Assistant U.S. Attorney Anand P. Ramaswamy, who focuses on human trafficking cases across the state from the federal prosecutors office in Greensboro, says he has been collaborating with local law enforcement on human trafficking.

“Those kind of cases have only recently been on the uptick,” he says. “As officers become more trained in what to look for, the number of cases goes up.”

The nation and the state are still working to catch up with the reality of trafficking, he says.

“Sometimes the victim was treated as part of the problem,” he says.  “In one instance a 16-year-old girl was charged with prostitution by local authorities.  So we have to go and sort of undo that.  That’s also the case where the person may have done something wrong, so they’re reluctant to come forward.”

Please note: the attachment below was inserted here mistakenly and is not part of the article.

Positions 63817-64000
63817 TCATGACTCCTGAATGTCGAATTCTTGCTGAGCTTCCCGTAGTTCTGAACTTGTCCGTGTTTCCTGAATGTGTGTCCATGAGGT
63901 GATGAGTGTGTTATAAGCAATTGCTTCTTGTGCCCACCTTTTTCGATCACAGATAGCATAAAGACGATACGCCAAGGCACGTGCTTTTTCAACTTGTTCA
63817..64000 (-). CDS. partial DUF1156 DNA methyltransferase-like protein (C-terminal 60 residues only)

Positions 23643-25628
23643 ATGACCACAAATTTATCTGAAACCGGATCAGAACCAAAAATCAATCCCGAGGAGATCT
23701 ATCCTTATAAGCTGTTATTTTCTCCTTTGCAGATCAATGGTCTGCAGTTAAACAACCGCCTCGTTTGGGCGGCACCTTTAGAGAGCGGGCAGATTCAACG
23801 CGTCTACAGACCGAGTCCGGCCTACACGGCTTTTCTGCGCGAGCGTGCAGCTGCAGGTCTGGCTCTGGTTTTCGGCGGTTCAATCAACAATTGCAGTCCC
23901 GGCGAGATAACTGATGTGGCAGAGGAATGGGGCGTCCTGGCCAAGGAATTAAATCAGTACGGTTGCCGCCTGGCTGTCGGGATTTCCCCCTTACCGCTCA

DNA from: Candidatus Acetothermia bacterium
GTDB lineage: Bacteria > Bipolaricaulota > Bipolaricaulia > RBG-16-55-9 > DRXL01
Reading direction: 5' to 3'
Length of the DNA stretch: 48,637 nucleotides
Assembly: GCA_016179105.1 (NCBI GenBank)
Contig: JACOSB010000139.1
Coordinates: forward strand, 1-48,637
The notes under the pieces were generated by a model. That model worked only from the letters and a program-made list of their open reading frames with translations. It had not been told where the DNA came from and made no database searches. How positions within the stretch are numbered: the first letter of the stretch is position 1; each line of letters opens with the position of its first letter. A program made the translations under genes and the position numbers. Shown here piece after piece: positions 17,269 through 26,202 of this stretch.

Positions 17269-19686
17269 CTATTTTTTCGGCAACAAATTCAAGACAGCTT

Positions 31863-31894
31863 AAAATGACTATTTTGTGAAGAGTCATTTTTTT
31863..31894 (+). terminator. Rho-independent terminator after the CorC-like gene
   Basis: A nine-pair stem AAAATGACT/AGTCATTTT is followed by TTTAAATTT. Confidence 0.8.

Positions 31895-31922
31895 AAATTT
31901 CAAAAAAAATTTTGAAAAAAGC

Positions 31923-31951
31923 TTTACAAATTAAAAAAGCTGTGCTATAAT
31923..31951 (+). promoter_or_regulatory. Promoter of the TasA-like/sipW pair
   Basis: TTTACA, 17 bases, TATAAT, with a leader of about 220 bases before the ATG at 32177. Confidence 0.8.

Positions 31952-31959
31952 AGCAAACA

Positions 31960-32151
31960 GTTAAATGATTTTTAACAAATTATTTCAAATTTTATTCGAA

Ramaswamy is keenly aware that his office and religious groups do not always have the same interests. His is in upholding and enforcing the law, while religious groups are interested in practicing their religion.

But the assistant U.S. attorney still believes in the partnership between church and state.

“On one hand the fact they’re a religious organization is not directly relevant,” he says. “However, if you look at the history of the abolitionist movement, it has always been religious communities and those are the people who are concerned enough to be active in it.

“And today with modern-day slavery the same is the case.”

The new Underground Railroad

Westover Church in Greensboro, North Carolina, is imagining what fighting modern-day slavery could look like. The nondenominational suburban church is cut from an evangelical cloth and has 5,000 members and a sprawling campus.